20 fascinating Facts About Mosquitoes

A Mosquito’s Wings Beat About 300–600 Times Per Second

This would explain that irritating buzzing sound that you hear just before this insect lands on you and bites you.

Mosquitoes Synchronize Their Wing Beats

Researchers once thought that only male mosquitoes could hear the wingbeats of their potential mates, but a recent study on Aedes aegypti mosquitoes proved female mosquitoes listen for lovers, too. When the male and female mosquitoes meet, their buzzing gets synchronized to the same speed.

The Salt Marsh Mosquitoes May Live Hundred Miles Away

Most of the mosquitoes emerge from their watery breeding ground and they stay pretty close to home. But some mosquitoes like the salt marsh mosquitoes will fly long distances to find a suitable place to live. These places will be with all the nectar and blood that these insects could want to drink.

All Mosquito sp. Need Water to Breed—but Not Much

Female mosquitoes just need a few inches of water to deposit her eggs. These tiny mosquito larvae develop quickly in bird baths, roof gutters, and old tires dumped in vacant lots. Some of the species can breed in puddles left after a rainstorm. If you want to keep these insects under control around your home, you need to be very vigilant about dumping any standing water every few days.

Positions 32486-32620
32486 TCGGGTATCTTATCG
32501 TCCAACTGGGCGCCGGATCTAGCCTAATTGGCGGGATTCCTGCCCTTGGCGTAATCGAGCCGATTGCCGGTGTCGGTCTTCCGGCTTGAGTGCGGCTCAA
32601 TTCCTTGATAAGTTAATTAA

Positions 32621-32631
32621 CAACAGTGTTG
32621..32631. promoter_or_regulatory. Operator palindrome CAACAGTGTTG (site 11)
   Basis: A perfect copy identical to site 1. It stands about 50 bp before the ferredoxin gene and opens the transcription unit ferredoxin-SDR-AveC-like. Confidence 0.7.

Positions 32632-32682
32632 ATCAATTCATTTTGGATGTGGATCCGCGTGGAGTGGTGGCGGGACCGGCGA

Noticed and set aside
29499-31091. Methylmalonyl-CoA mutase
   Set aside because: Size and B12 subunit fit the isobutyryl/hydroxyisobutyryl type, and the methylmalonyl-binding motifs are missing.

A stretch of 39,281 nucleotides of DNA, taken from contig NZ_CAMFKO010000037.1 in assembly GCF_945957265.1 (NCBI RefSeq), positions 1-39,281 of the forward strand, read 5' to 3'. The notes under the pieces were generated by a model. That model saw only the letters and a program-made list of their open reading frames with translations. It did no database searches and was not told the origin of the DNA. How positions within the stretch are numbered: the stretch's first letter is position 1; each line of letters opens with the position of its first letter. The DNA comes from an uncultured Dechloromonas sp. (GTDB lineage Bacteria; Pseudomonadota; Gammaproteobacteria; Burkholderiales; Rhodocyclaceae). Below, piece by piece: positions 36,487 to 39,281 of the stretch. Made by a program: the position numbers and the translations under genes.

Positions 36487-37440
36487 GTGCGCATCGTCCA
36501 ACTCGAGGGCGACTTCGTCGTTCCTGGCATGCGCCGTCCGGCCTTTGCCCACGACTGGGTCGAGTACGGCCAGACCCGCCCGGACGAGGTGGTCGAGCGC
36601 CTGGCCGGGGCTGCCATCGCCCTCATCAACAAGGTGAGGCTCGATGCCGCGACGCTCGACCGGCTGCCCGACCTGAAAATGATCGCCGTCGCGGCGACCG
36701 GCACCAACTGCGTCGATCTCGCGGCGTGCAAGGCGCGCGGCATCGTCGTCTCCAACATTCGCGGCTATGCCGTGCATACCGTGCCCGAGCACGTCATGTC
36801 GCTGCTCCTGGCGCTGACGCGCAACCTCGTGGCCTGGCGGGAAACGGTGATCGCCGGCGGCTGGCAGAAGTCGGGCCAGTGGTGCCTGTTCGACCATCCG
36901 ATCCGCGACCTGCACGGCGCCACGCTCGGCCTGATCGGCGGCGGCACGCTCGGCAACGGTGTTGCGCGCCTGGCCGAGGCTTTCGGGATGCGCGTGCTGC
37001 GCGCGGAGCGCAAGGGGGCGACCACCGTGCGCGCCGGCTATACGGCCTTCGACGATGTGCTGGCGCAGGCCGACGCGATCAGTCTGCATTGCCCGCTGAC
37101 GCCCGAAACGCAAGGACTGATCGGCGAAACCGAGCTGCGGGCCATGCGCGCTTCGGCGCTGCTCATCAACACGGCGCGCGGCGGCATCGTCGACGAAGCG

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Most of The Mosquitoes Can Travel Only 2 to 3 Miles

Your mosquitoes are basically your and your neighbor’s problem. Some mosquito varieties, like the Asian tiger mosquito, can fly only about 100 yards.

Mosquitoes Can Feed Day & Night.

Some species of mosquitoes like the Aedes are daytime biters. And others, like Culex, start biting at dusk and continue a few hours into dark.

Mosquitoes Can Smell Even the Human Breath.

Mosquitoes have receptors on their antennae which detect the carbon dioxide released when human exhale. Those plumes of carbon dioxide rise into the air, acting as trails that the mosquitoes follow to find the source. CO2, which humans and other animals produce, is the key signal to mosquitoes that a potential blood meal is near. They have developed a keen sensitivity to carbon dioxide in the air. Once a female senses carbon dioxide in the vicinity, she flies back and forth through the CO2 plume until she locates her victim.

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Bug Zappers Do Not Attract Mosquitoes

Bug zappers give off light that attracts beetles, gnats, moths, and the like, but because mosquitoes are attracted to you by carbon dioxide, they are not effective at killing mosquitoes. Bug Zappers likely kill more beneficial insects and also those eaten by songbirds than mosquitoes. These even take out parasitic wasps which control other species.